Porsche 911 Carrera CS: The lost gentleman
At August Porsche Addiction in Belgium, there’s always something special to see, be it a 1973 2.7 RS or rare factory racing machines. But one 911 from the diverse collection is something rather unusual. At first glance it seems like an ordinary G-Series Carrera. However, that whale-tail Turbo spoiler and the unusual script emblazoned on the side have us sitting up and taking notice, as we realise it's one of the highly desirable Carrera Clubsport models…
One of just...
Like the slightly later 968 Clubsport, the 911 CS was a more extreme yet affordable version of the G-Series. Rather than concentrating on maximising performance from the engine (the redline was raised ever so slightly), Porsche put the 3.2 Carrera on a crash diet. Electrical creature comforts were mainly culled: air-conditioning, electric windows and central locking, for example – if it wasn’t absolutely necessary, it was gone. As a result, the standard car’s 1210kg kerb weight was reduced by around 50kg. It's not officially known how many were produced between 1987 and 1989, but it's thought to be only a few hundred. Unlike today, stripped-out specials often (perhaps logically) used to cost less than their full-fat counterparts and the 911 CS was some £1200 cheaper.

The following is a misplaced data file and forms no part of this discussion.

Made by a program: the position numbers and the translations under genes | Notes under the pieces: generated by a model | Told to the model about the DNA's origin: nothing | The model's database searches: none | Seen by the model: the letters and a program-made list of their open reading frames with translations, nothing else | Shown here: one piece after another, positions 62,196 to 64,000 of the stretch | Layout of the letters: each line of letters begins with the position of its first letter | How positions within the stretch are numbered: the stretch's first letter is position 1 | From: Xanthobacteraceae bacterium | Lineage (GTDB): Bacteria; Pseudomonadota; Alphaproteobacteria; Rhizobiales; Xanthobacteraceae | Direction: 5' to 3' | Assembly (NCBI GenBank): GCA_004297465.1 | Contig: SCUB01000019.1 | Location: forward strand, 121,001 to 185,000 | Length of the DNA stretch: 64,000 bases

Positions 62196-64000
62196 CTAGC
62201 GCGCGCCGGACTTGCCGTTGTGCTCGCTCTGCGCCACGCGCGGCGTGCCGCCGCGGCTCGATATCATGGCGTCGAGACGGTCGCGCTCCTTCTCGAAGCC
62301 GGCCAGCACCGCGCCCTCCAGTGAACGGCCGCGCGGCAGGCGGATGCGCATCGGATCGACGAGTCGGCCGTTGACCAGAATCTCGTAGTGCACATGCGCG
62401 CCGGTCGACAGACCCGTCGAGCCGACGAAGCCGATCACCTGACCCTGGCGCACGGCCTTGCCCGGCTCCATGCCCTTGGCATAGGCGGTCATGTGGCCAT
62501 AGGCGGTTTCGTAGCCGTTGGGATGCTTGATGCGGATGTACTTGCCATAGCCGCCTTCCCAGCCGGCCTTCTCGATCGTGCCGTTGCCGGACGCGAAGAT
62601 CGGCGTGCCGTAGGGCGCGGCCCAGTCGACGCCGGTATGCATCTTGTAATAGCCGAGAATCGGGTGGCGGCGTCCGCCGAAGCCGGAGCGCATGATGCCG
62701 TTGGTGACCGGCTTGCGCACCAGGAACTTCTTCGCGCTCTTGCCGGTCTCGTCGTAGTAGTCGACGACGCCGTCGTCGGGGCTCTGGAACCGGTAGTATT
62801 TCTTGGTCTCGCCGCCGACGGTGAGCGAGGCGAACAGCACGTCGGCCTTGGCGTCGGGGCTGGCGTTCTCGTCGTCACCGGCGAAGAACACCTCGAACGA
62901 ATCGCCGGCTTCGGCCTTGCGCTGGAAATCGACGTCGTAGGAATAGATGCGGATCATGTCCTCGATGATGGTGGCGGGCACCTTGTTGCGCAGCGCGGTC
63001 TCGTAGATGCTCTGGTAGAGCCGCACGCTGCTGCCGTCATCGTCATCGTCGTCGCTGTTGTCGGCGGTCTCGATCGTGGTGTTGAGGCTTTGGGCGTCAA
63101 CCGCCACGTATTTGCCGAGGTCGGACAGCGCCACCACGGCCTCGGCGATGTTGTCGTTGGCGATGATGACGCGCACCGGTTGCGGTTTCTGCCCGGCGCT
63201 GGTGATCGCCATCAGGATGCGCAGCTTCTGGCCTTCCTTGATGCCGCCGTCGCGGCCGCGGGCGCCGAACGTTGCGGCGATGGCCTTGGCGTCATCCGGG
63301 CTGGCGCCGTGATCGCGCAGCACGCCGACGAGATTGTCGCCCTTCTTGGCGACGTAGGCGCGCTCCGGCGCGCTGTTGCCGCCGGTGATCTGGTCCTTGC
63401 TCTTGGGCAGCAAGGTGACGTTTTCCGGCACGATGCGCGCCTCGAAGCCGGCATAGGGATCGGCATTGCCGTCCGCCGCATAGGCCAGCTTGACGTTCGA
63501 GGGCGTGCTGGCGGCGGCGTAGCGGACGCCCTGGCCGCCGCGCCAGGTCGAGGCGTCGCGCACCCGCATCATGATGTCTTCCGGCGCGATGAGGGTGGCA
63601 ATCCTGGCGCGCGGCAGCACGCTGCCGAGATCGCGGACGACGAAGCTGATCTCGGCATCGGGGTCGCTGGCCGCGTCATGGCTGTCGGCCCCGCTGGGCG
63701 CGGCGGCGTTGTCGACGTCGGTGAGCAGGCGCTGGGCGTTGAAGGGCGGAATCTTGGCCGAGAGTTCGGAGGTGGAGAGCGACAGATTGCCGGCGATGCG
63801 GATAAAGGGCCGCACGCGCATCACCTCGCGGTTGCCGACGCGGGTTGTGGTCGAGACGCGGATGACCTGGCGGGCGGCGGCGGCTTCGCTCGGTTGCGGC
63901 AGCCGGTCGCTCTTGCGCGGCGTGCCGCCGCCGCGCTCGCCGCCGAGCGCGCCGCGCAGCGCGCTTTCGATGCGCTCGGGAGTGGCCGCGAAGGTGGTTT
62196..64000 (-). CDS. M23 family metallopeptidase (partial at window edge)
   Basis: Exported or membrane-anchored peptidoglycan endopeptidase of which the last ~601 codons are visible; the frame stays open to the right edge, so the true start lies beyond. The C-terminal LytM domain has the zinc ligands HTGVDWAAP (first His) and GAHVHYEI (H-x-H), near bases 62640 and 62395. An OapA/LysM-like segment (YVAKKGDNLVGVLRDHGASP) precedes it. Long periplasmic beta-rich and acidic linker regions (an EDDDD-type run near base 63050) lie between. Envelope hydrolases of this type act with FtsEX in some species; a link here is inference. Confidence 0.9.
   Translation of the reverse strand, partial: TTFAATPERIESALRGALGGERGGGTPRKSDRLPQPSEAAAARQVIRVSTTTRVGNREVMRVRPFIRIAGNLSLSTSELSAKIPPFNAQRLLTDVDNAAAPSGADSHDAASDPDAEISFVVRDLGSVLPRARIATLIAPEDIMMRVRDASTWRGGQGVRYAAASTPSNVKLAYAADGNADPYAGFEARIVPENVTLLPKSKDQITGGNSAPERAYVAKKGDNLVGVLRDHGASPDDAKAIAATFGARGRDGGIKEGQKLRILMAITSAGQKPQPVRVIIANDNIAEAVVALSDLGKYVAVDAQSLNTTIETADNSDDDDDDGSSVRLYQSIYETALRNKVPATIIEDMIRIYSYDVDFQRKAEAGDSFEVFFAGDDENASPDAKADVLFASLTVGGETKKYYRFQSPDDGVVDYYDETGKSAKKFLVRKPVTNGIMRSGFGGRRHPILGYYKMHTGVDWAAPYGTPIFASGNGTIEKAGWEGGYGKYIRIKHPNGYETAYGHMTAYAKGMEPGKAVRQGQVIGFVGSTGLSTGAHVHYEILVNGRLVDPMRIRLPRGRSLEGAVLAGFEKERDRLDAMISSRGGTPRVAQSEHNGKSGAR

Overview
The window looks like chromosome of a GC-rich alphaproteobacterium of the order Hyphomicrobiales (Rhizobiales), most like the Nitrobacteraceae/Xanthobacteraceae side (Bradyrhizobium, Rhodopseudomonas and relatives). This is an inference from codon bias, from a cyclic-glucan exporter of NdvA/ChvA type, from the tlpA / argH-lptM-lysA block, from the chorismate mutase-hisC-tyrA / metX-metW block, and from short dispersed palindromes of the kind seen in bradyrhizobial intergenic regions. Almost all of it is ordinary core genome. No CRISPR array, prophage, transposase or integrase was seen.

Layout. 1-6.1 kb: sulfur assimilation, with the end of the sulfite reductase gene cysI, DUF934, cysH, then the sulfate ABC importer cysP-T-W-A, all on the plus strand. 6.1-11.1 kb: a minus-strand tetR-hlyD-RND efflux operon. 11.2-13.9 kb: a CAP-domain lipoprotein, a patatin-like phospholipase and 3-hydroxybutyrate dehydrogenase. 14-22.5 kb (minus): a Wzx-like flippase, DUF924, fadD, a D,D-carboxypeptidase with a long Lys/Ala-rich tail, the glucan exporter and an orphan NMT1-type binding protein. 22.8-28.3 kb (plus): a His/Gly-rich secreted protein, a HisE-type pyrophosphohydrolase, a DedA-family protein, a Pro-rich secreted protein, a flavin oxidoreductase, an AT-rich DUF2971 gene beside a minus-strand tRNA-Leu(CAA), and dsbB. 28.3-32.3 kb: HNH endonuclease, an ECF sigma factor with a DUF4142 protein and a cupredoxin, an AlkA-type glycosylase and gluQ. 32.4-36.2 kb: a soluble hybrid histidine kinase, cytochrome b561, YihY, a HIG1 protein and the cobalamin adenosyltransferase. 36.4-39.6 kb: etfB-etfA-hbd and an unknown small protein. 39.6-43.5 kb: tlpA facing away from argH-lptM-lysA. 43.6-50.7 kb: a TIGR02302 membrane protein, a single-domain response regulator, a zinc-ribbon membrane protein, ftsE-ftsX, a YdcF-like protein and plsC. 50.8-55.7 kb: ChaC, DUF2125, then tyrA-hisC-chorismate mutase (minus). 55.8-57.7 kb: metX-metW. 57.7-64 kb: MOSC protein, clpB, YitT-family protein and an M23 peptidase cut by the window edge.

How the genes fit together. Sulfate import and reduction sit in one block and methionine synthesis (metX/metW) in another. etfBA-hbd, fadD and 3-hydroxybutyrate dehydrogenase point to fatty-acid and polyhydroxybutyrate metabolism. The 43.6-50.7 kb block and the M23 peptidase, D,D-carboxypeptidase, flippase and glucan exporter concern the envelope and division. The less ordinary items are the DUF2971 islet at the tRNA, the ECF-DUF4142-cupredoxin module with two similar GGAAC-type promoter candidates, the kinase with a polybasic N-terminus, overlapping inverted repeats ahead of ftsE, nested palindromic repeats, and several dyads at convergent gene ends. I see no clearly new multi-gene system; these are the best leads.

A pre-commercial pearl
Pierre Breda, owner of August Porsche Addiction, is one of the lucky few owners. His incredibly rare Guards Red car (most were Grand Prix White) is certainly not a museum piece, either, boasting a positively impressive 80,000km on the clock, not that you could tell from its pristine condition. The 3.2-litre six-cylinder engine purrs like a kitten, the manual 'box feels as precise as it did when it left the factory and the unique pin-striped velour seats look freshly trimmed. The Alcantara steering wheel is not original, confesses Pierre, claiming it was installed to improve the driver's grip. He kept the original, of course; not that it matters – we were already long convinced that this 911 Clubsport is something truly special.
Photos: Jan Richter